# Homework Help: Proofs involving real numbers

1. Oct 16, 2012

### tehdiddulator

1. The problem statement, all variables and given/known data
Let x $\in$ ℝ
Prove that if 3x$^{4}$+1≤x$^{7}$+x$^{3}$, then x > 0

2. Relevant equations

None

3. The attempt at a solution
Assume
3x$^{4}$+1≤x$^{7}$+x$^{3}$
then 0 ≤ -3x$^{4}$-1≤x$^{7}$+x$^{3}$
Then I assumed that each was greater than or equal to 0, which I thought gave the desired result. No examples in the book to really guide me...any help would be greatly appreciated.
1. The problem statement, all variables and given/known data

2. Relevant equations

3. The attempt at a solution

2. Oct 16, 2012

### clamtrox

That can't be right, no matter what value x has.

You might want to think it like this instead: If x≤0, then x7+x3 is always smaller than 1+3x4. Why is this?

3. Oct 16, 2012

### tehdiddulator

Would it be because both powers of x are odd, which will mean it is always negative? So proving the contapositive would be an easier route than a direct proof?

4. Oct 16, 2012

### Staff: Mentor

To be clearer, say what "it" refers to.

5. Oct 16, 2012

### tehdiddulator

Still not entirely sure if I did it correctly....this class is giving me such a headache. Not sure if its the book or just my lack of understanding but some of these topics covered are going straight over my head...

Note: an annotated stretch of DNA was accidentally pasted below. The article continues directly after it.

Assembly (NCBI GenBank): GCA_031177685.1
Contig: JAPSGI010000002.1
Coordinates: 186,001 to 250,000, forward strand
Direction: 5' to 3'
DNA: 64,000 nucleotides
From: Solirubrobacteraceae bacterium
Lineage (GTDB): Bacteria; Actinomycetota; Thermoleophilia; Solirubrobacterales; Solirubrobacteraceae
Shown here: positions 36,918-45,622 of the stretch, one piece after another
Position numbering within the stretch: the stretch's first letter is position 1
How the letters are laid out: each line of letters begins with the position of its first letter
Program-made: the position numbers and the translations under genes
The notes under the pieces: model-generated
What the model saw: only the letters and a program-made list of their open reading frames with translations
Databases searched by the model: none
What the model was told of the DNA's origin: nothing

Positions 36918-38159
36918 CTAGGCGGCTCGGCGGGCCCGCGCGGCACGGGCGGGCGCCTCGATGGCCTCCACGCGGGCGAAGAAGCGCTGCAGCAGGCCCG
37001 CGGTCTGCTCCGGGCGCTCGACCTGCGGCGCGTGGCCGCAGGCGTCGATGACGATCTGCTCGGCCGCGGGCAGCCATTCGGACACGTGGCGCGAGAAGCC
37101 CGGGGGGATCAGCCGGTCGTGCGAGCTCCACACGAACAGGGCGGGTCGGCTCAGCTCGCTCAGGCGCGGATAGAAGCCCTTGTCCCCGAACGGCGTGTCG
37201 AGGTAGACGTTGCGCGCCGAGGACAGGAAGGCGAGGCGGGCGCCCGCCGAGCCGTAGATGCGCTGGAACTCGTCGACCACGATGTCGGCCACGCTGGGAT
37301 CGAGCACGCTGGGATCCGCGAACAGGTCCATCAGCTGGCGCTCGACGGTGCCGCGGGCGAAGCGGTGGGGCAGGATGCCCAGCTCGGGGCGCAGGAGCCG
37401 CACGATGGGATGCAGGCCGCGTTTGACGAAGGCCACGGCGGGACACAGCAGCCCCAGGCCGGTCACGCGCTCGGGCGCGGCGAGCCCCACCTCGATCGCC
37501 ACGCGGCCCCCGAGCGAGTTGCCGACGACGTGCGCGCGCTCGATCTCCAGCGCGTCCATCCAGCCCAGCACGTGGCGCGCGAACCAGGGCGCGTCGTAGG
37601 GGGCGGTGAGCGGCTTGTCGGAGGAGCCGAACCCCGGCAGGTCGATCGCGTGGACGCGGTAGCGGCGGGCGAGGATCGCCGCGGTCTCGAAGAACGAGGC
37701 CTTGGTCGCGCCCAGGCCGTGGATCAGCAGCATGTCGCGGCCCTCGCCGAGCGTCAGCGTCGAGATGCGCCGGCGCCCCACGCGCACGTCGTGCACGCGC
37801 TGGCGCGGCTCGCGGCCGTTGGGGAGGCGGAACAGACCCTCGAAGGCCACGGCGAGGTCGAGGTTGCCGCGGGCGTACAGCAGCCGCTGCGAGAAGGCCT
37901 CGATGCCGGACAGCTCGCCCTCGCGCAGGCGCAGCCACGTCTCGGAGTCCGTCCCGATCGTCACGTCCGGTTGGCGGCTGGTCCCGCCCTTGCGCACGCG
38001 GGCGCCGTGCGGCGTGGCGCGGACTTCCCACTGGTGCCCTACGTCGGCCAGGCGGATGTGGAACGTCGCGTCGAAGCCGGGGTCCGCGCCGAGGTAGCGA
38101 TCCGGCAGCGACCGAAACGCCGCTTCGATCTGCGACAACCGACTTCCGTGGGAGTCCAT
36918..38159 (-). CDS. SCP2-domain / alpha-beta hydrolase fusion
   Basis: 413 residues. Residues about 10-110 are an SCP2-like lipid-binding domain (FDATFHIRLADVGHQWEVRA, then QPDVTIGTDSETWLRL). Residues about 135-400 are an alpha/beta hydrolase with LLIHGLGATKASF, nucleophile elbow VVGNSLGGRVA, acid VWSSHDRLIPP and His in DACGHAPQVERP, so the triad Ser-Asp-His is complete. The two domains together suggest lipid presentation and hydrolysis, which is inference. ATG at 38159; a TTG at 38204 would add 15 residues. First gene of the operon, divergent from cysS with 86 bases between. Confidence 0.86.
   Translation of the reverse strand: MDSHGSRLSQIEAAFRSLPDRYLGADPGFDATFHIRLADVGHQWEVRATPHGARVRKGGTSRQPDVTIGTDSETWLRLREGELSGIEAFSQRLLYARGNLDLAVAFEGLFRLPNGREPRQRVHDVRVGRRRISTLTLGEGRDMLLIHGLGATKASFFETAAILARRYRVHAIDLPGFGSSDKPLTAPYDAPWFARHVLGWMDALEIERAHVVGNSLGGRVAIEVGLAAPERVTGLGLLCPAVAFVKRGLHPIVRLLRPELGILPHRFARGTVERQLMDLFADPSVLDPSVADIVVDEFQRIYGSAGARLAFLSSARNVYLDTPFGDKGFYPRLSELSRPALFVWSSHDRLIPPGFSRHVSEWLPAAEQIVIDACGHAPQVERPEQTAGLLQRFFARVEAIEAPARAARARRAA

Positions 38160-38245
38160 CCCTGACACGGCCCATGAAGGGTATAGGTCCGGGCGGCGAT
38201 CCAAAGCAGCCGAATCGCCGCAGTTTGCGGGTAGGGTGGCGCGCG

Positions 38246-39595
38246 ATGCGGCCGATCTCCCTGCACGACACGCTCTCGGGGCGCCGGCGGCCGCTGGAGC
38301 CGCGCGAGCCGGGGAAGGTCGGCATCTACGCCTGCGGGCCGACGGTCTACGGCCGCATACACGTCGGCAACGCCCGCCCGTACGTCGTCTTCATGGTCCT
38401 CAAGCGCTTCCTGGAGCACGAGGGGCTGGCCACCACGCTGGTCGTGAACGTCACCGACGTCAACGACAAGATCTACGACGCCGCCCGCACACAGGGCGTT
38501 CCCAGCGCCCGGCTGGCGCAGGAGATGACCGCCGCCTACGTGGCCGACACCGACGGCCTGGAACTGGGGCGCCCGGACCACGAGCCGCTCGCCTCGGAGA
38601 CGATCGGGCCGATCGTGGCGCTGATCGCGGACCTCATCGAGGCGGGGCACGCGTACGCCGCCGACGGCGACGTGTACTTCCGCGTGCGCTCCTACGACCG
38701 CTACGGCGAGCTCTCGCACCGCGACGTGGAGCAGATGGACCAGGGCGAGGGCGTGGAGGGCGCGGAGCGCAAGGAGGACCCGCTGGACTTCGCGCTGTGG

Let x$\in$ℝ. If 3x$^{4}$+1 ≤ x$^{7}$ + x$^{3}$, then x > 0.
Proof
Contrapositive.
If x≤ 0, then 3x$^{4}$+1> x$^{7}$ + x$^{3}$
Assume x ≤ 0 for x $\in$ ℝ.
Since for all values of x less than or equal to zero would produce a true statement.
Since 3x$^{4}$+1 < 0 for x ≤ 0 and 0 > x$^{7}$ + x$^{3}$ for x ≤ 0.

Would this suffice as a proof? It seems like I don't know the tools to know how to get there, it always seems obvious when I look at the answer key, but have really no idea how to get there.

6. Oct 16, 2012

### tehdiddulator

Oh...and I would just like to point out how the book does this type of problem. Seems incredibly non-intuitive to me.

Let x $\in$ ℝ. If x$^{5}$ -3x$^{4}$+2x$^{3}$-x$^{2}$ +4x - 1 ≥ 0, then x ≥ 0.
Proof.
Assume that x < 0. Then x$^{5}$ < 0, 2x$^{3}$ < 0, and 4x < 0. In addition, -3x$^{4}$ < 0 and -x$^{2}$ < 0.

Thus x$^{5}$ -3x$^{4}$+2x$^{3}$-x$^{2}$ +4x - 1 < 0 - 1 < 0.
as desired.

This is what I have to go on for an example...there has got to be a better way to do these proofs. I'm just regurgitating the same problem, except with different numbers and yet I have no idea what I'm doing.

7. Oct 16, 2012

### Staff: Mentor

You can omit the sentence above. Instead, show using inequalities why this is so.

For any real x, 3x4 + 1 ≥ 1 > 0
For any x ≤ 0, x7 ≤ 0 and x3 ≤ 0, hence x7 +x3 ≤ 0
Then for any x ≤ 0, 3x4 + 1 > x7 +x3.

8. Oct 17, 2012

### clamtrox

Yes I think this is one of the most obvious cases where indirect proof is easier than direct proof. For a direct proof, you'd need to solve the equation 1+3x4-x3-x7=0.